By David Minsky
By Nicole Danna
By Sara Ventiera
By Candace West
By Emily Dabau
By Doug Fairall
By Candace West
By Laine Doss
My sister-in-law had an interesting experience at Darrel & Oliver's Café Maxx in Pompano Beach the other week. She and her husband had gone to celebrate her birthday. They ordered a three-course meal and then, not feeling up to wine or champagne, decided to have a beer. But they changed their minds when they saw the beer list, which I'll just say is limited to a couple of familiar bottles.
My sister-in-law Jill is not about to let something slide when it can be improved upon, so she noted to the waiter that there are plenty of microbrews out there that really complement fine food. He concurred but added that the owners didn't want Café Maxx to "be known for its beer list."
Frankly I don't see why not, because I agree with Jill. American beer has been refined just short of having been sent to charm school. Restaurants these days pride themselves on their beers, and some of my favorite upscale haunts even offer brew master's dinners, where a different ale, lager, or stout is served with every course. Stocking a few good microbrews certainly wouldn't harm Café Maxx's practically untouchable reputation as a bastion of haute cuisine.
On the other hand, I think I understand the point of view of co-proprietors Darrel Broek, who runs the front of the house, and Oliver Saucy, who is the chef. These two men, in business together for more than a decade, have formed a restaurant company called Unique Restaurant Concepts. Concepts is the key word, but it's used rather loosely in connection with the company's first two restaurants. The theory behind Café Maxx is clearly that elegance must reign, which excludes the brewski from a position of prominence. In the case of the company's second restaurant, the very successful East City Grill, the idea was to bring fine dining to the casual Fort Lauderdale Beach area, which at the time -- the mid '90s -- was suffering from culinary drought.
East City Bistro, the company's new eatery on Atlantic Avenue in Delray Beach, presents the duo's most crystallized vision yet: a casual, let's drop-by-after-the-movies atmosphere. The pair took over a vacant restaurant, formerly Luna's, on the ground floor of an office-building-cum-mall. They redid the interior, adding booths with black-and-white upholstery, tables of polished warm wood, and a carpet in front of the fireplace. A large bar area is furnished with high, round tables that are big enough for a party of four to dine on.
Broek and Saucy seem determined to offer quality dishes at agreeable prices but under cutesy menu headings like "Satisfying Salads," "Sides and Such," and "Main Street and Main." (Huh?) Even individual menu items get a touch of the adorable, with names like "unassuming mélange of organic field greens" and "Did someone say filet mignon?" The menu also notes, "Grape news! Ask about our fabulous wines by the glass and microbrews!" (There's my sister-in-law's answer to why Café Maxx doesn't want to be known for its beer list -- it might chip away at East City Bistro's niche.) The proprietors already have plans to open a second East City Bistro in Vero Beach. I smell theme, and it's not exactly a disagreeable odor. It's just that these attempts at playfulness seem forced.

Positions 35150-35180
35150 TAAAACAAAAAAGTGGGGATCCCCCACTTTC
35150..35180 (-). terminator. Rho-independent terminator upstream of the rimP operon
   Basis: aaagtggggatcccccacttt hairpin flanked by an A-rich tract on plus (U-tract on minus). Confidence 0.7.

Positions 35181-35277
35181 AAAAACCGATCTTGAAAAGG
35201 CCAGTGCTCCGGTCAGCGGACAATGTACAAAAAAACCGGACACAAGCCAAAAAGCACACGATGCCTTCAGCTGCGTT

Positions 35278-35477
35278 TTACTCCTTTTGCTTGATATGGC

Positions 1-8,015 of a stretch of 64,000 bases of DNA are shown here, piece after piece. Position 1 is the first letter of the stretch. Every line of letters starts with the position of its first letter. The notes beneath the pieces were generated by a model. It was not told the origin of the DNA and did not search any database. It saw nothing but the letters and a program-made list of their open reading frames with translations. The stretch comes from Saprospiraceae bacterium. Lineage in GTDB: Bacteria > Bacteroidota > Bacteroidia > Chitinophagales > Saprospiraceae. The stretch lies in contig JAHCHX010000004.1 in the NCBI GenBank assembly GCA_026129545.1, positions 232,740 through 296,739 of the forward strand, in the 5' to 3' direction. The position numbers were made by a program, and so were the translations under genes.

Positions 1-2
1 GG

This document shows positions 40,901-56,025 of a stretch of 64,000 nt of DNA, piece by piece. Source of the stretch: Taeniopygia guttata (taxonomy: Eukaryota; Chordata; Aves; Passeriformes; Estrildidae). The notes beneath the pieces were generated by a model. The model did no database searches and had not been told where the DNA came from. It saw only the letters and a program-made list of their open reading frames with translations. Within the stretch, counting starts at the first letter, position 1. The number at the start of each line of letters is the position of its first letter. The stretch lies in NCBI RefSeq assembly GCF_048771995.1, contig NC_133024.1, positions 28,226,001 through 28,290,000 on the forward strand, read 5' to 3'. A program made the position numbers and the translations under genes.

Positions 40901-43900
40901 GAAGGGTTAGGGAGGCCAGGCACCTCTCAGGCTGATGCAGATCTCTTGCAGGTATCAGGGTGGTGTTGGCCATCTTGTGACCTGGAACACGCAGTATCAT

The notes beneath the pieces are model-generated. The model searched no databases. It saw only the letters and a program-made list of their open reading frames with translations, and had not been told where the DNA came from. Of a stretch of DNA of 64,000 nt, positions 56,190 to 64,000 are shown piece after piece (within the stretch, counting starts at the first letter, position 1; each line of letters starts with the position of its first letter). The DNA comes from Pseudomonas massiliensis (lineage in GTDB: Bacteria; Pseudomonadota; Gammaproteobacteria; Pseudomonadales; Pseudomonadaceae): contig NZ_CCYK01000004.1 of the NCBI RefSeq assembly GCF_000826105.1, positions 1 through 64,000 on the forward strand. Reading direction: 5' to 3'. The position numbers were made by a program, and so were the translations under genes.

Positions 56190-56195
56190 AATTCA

There are some practical kinks to work out, too, and one of them should be addressed immediately. In its studied effort to feel laid-back, East City Bistro takes reservations only for parties of six or more. Perhaps Broek and Saucy underestimate the pull of their reputation, but the place is going to have to start taking reservations, if only on weekends. We were handed a plastic beeper, an oddity in itself (is this BeachPlace?), and waited more than an hour for it to go off; it never did. We had to request a table three times, while others who arrived after us were seated. If I hadn't been working, I would have left.
I'll admit that the 240-seat restaurant was only three weeks old when I visited, but that should have been enough time for seasoned restaurateurs like Broek and Saucy to train the wait staff and break in the kitchen. Instead I got the feeling that the staff made no attempt to individualize its efforts toward each customer. For instance, when we were finally shown to our table -- a long, narrow booth -- it became obvious that nobody had actually looked at two members of my party, both of whom were somewhat husky. Expecting them to slide into such a tight space was like asking someone with a walker to take a seat upstairs. Embarrassed, we had to return to the front desk and ask if we could sit at the empty table next to us.
Nor do the waiters know how to describe the faux-bistro food. A neighboring table was confused when their server brought them blue cheese dressing that looked more like Thousand Island. "This isn't blue cheese," the customer pointed out.
"Yes, it is. Trust me," the server said impatiently. It was clear she had other tables to tend and wanted to get on with it. Perhaps the customer might have trusted her more readily if the waitress had explained that the pink hue of the dressing came from an infusion of raspberries. But if East City Bistro wants to be known for something, it should be those homemade salad dressings. Each of the five dressings, ranging from Parmesan-black pepper to sun-dried tomato balsamic vinaigrette, was well balanced and complementary to the tossed green salad that accompanies main courses.